Russia's Gazprom keeps pipeline shut as Siemens disputes maintenance challenge claims
Siemens also denies it has been asked to undertake repair, as Gazprom has stated
Russia kept one of its main gas supply routes to Europe shut on Saturday, stoking fears of winter fuel shortages and spotlighting differences between Gazprom and Germany's Siemens Energy over repair work on the pipeline.
Already struggling to tame soaring gas prices, European governments had expected the Nord Stream 1 pipeline to resume flows after a short maintenance this week. But Russia abruptly cancelled the restart, citing an oil leak in a turbine.
Europe has accused Russia of weaponizing energy supplies in what Moscow has called an "economic war" with the West over the fallout from Russia's invasion of Ukraine. Moscow blames Western sanctions and technical issues for supply disruptions.
The latest Nord Stream shutdown, which Russia says will last for as long as it takes to carry out repairs, added to fears of winter gas shortages that could help tip major economies into recession and energy rationing.
The discovery of the oil leak on Friday coincided with the Group of Seven countries proceeding with plans to impose a price cap on Russian oil, intending to shrink Russian President Vladimir Putin's resources to fight the war in Ukraine.
Gas shortages also prompted European Union member Sweden on Saturday to unveil a financial support package for energy firms.
'Serious risk of disruptions'
"If we do not act, there is a serious risk of disruptions in the financial system, which in the worst case could lead to a financial crisis," said Swedish Prime Minister Magdalena Andersson.
"Putin wants to create division, but our message is clear: You will not succeed," she said.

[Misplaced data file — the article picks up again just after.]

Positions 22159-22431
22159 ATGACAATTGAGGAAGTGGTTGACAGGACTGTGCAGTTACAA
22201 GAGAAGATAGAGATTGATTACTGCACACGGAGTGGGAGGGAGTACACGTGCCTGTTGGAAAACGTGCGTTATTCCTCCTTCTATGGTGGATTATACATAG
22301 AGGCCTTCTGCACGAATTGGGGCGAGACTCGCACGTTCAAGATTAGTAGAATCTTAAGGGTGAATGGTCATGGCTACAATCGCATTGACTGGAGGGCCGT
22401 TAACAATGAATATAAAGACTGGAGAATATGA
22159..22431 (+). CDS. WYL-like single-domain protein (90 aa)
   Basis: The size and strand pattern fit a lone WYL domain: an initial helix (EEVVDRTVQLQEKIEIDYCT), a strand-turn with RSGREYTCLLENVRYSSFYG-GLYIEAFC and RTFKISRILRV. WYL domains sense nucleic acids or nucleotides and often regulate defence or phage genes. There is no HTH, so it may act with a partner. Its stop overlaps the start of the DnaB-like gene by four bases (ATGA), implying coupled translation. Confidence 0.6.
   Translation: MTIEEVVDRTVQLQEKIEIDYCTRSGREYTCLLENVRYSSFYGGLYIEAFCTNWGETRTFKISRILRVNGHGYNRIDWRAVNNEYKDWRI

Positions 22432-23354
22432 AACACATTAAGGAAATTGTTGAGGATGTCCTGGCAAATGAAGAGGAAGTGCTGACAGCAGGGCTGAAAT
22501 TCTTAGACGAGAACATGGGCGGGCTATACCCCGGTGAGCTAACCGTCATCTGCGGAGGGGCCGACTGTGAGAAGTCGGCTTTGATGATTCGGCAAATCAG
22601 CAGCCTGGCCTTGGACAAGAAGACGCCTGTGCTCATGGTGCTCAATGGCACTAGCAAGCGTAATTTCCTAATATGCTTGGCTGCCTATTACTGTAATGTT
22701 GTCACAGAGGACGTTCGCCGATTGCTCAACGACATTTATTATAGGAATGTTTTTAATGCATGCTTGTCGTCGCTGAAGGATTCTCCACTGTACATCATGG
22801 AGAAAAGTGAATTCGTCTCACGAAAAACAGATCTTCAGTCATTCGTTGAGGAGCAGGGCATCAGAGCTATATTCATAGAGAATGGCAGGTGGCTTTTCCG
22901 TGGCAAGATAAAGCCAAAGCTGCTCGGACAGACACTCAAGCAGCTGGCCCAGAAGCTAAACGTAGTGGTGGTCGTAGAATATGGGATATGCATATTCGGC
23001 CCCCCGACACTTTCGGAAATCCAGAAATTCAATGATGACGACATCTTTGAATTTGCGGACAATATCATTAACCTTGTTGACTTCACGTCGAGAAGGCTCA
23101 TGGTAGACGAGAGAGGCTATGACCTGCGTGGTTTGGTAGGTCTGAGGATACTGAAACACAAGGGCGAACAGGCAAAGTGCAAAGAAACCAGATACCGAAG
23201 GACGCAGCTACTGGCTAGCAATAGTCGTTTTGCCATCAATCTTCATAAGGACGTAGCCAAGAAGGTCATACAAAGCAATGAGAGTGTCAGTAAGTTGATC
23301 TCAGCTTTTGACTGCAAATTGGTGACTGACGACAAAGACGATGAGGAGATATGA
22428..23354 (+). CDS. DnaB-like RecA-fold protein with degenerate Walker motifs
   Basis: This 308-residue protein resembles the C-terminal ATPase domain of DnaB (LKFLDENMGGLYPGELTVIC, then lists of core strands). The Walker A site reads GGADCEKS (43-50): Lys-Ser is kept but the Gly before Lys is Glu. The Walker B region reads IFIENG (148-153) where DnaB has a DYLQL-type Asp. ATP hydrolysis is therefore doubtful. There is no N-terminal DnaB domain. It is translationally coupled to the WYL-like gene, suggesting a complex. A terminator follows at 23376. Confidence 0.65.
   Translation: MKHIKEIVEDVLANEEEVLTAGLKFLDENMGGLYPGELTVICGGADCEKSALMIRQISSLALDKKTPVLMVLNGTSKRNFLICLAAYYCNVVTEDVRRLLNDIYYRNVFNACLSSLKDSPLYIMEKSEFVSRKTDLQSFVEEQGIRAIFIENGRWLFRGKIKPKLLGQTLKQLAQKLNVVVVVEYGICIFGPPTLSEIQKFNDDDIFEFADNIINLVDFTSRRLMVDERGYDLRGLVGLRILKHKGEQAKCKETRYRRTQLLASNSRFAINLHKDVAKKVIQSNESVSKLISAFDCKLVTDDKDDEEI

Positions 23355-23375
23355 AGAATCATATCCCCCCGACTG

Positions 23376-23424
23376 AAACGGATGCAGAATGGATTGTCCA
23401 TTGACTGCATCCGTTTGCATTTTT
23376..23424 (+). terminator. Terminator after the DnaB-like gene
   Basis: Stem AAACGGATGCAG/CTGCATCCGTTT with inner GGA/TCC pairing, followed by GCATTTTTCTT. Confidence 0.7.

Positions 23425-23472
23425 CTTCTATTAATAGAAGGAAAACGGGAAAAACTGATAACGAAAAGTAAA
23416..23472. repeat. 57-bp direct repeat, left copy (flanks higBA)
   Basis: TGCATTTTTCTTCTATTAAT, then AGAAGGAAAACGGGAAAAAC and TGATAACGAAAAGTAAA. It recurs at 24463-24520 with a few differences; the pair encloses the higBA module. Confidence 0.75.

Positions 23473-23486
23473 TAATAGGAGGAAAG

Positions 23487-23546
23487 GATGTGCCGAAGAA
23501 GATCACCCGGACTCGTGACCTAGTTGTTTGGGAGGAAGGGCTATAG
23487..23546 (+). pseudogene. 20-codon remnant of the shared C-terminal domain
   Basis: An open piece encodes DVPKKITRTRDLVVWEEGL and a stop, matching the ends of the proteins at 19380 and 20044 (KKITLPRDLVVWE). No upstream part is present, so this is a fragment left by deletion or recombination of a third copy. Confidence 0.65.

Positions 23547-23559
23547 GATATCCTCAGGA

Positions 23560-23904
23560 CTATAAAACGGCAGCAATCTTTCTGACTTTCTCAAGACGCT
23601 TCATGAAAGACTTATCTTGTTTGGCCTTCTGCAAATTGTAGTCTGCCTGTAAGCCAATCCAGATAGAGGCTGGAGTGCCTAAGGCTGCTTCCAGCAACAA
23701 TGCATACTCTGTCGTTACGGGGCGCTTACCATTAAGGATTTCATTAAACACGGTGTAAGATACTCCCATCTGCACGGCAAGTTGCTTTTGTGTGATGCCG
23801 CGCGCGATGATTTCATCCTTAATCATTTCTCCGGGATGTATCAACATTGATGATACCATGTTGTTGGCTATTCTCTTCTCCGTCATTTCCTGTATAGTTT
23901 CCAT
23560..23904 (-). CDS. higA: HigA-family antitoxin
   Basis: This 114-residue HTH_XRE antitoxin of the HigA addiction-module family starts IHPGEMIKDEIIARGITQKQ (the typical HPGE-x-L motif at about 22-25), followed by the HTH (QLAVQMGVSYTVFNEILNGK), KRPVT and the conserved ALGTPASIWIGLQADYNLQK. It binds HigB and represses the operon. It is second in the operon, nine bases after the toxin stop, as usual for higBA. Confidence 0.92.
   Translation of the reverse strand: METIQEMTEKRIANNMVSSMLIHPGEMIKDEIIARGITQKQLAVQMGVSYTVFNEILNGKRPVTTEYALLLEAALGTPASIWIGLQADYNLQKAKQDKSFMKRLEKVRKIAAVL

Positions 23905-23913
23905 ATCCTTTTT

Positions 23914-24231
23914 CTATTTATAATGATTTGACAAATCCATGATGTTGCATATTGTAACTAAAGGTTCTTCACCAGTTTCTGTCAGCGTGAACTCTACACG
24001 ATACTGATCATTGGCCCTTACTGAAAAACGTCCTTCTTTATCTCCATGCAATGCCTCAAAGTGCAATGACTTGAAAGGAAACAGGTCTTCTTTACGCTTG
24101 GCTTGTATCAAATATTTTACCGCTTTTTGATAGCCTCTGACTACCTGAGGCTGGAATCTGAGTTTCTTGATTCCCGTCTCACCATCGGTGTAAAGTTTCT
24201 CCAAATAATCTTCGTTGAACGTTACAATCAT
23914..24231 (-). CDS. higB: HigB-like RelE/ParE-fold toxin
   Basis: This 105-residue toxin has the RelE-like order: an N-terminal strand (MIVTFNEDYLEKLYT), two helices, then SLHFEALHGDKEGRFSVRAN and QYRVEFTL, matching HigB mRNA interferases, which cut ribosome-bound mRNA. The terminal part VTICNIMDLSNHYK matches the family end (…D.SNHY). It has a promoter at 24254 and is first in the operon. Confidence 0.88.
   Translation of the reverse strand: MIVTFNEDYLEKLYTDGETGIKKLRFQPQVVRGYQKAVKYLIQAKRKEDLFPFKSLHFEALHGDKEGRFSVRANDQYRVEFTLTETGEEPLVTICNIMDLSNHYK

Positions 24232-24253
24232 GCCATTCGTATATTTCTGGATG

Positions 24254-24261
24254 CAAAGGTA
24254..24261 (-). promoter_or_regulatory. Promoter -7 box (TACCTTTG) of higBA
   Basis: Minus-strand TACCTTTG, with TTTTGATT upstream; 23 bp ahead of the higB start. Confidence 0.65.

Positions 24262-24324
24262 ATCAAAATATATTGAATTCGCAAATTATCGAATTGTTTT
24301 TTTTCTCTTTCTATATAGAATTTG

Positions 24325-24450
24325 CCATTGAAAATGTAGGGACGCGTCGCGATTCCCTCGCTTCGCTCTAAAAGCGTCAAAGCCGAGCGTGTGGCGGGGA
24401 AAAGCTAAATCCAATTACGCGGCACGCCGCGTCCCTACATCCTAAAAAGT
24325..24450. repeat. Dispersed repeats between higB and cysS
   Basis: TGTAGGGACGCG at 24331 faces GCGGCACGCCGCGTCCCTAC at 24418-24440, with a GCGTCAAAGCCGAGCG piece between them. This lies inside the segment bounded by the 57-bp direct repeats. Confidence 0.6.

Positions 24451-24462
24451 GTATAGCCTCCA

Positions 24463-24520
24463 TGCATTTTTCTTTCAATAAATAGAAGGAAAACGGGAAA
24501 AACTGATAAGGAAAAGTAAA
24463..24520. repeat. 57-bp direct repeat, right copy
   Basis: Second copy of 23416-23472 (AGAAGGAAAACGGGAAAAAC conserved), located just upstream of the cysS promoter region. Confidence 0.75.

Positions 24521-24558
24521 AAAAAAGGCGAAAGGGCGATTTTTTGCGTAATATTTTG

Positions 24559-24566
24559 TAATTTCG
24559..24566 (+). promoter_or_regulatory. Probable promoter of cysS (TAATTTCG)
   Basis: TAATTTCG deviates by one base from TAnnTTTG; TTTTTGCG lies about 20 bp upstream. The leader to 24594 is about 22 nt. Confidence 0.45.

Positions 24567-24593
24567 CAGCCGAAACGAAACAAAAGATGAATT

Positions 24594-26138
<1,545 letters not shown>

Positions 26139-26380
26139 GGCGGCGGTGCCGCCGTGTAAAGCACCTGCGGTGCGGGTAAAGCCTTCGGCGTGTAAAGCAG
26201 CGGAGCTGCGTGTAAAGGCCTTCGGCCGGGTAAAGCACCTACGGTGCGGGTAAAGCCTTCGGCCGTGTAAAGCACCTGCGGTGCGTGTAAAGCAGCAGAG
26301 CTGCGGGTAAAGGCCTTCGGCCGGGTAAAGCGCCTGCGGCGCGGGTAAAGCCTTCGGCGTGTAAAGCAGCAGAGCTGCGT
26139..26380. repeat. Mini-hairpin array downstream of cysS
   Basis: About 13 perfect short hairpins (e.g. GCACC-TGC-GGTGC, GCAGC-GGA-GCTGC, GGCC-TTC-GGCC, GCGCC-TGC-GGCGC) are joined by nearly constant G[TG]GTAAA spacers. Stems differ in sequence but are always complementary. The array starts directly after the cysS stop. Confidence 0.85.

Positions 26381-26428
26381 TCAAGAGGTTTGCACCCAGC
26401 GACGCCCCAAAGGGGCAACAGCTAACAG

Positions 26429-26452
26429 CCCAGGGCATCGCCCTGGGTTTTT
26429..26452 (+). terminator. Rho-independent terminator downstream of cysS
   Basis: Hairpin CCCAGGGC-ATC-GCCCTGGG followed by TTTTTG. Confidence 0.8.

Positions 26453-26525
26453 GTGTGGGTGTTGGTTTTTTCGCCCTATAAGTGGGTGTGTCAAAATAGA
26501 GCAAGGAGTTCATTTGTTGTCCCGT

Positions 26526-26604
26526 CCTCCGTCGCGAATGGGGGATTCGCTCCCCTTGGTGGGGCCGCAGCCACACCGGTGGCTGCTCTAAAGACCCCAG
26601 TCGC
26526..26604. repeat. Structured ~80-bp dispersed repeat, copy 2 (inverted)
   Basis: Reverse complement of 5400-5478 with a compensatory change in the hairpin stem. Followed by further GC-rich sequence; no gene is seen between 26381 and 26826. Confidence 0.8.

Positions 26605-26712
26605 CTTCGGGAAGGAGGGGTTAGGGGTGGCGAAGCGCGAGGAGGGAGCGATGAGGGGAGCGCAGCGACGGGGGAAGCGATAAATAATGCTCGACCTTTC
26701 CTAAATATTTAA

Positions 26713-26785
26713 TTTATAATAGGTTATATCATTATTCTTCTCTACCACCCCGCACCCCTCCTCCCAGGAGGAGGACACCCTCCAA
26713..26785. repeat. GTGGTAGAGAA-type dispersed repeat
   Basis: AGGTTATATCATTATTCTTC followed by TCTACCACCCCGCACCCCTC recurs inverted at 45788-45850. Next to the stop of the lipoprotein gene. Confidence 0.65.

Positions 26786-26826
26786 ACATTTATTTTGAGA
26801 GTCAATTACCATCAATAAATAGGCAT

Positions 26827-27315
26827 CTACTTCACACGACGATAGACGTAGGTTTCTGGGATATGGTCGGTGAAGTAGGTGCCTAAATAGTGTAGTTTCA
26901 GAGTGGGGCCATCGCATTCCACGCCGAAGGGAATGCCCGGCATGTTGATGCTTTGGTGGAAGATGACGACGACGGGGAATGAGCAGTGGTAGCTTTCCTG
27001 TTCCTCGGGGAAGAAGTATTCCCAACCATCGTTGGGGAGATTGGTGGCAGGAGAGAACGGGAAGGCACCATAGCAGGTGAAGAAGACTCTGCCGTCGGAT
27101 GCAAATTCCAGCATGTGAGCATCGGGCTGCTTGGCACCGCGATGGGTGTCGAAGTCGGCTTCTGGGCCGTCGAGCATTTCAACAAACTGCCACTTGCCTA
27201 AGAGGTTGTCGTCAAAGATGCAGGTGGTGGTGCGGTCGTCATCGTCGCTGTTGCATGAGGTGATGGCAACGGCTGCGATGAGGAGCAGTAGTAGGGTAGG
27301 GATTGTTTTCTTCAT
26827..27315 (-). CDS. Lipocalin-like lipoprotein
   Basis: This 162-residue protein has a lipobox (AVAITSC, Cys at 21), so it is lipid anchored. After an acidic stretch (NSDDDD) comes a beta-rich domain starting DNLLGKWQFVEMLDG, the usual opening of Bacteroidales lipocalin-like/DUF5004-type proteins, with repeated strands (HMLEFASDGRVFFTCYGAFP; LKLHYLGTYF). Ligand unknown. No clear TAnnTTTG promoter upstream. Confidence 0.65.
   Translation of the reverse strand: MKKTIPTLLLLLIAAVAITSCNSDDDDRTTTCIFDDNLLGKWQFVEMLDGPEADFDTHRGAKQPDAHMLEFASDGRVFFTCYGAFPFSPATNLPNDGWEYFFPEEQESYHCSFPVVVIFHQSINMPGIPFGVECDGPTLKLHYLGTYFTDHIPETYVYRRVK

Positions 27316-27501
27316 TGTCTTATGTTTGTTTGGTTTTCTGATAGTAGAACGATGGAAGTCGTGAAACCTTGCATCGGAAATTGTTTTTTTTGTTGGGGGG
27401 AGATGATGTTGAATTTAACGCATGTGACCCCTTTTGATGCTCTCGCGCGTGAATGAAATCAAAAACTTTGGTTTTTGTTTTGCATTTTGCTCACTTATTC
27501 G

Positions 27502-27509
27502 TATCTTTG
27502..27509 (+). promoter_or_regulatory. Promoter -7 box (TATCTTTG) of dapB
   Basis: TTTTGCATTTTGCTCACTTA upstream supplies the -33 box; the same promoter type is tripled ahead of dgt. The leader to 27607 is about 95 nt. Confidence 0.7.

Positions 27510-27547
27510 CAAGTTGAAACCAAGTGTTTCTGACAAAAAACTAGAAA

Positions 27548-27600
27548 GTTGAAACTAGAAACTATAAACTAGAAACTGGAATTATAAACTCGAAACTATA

Gazprom said Siemens Energy was ready to carry out repairs on the pipeline but that there was nowhere available to carry out the work, a suggestion Siemens Energy denied, saying it had not been asked to do the job.
Siemens Energy has also said that sanctions do not prohibit maintenance.
Before the latest round of maintenance, Gazprom had already cut flows to just 20 per cent of the pipeline's capacity.
"Siemens is taking part in repair work in accordance with the current contract, is detecting malfunctions … and is ready to fix the oil leaks. Only there is nowhere to do the repair," Gazprom said in a statement on its Telegram channel on Saturday.
Other turbines available: Siemens
Siemens Energy said it had not been commissioned to carry out the work but was available, adding that the Gazprom reported leak did not normally affect the operation of a turbine and could be sealed on site.
"Irrespective of this, we have already pointed out several times that there are enough additional turbines available in the Portovaya compressor station for Nord Stream 1 to operate," a spokesperson for the company said.
Flows through Nord Stream 1 were due to resume early on Saturday morning. But hours before it was set to start pumping gas, Gazprom published a photo on Friday of what it said was an oil leak on a piece of Nord Stream 1 equipment.
Siemens Energy, which supplies and maintains equipment at Nord Stream 1's Portovaya compressor station, said on Friday the leak did not constitute a technical reason to stop gas flows.
"Global natural gas prices will likely rally hard on Monday as markets readjust to this latest #Gazprom development," Tom Marzec-Manser, head of gas analytics at ICIS, said on Twitter.
"The closure of #NordStream1 reduces overall Russian pipeline flows yet further and will make balancing supply & demand this winter all the more difficult."
Asked about the halt on Saturday, Economic Commissioner Paolo Gentiloni said the European Union expects Russia to respect energy contracts it has agreed but was prepared to meet the challenge if Moscow fails to do so.
German network regulator said the country's gas supply was currently guaranteed but the situation was tense and further deterioration could not be ruled out.
Wholesale gas prices have rocketed more than 400 per cent since August 2021, squeezing households already gripped by a cost-of-living crisis and forcing some energy hungry industries, such as fertilizer and aluminum makers, to scale back production.
The European Commission has said a full cut-off of Russian gas supplies to Europe, if combined with a cold winter, could reduce average EU gross domestic product by up to 1.5 per cent if countries did not prepare in advance.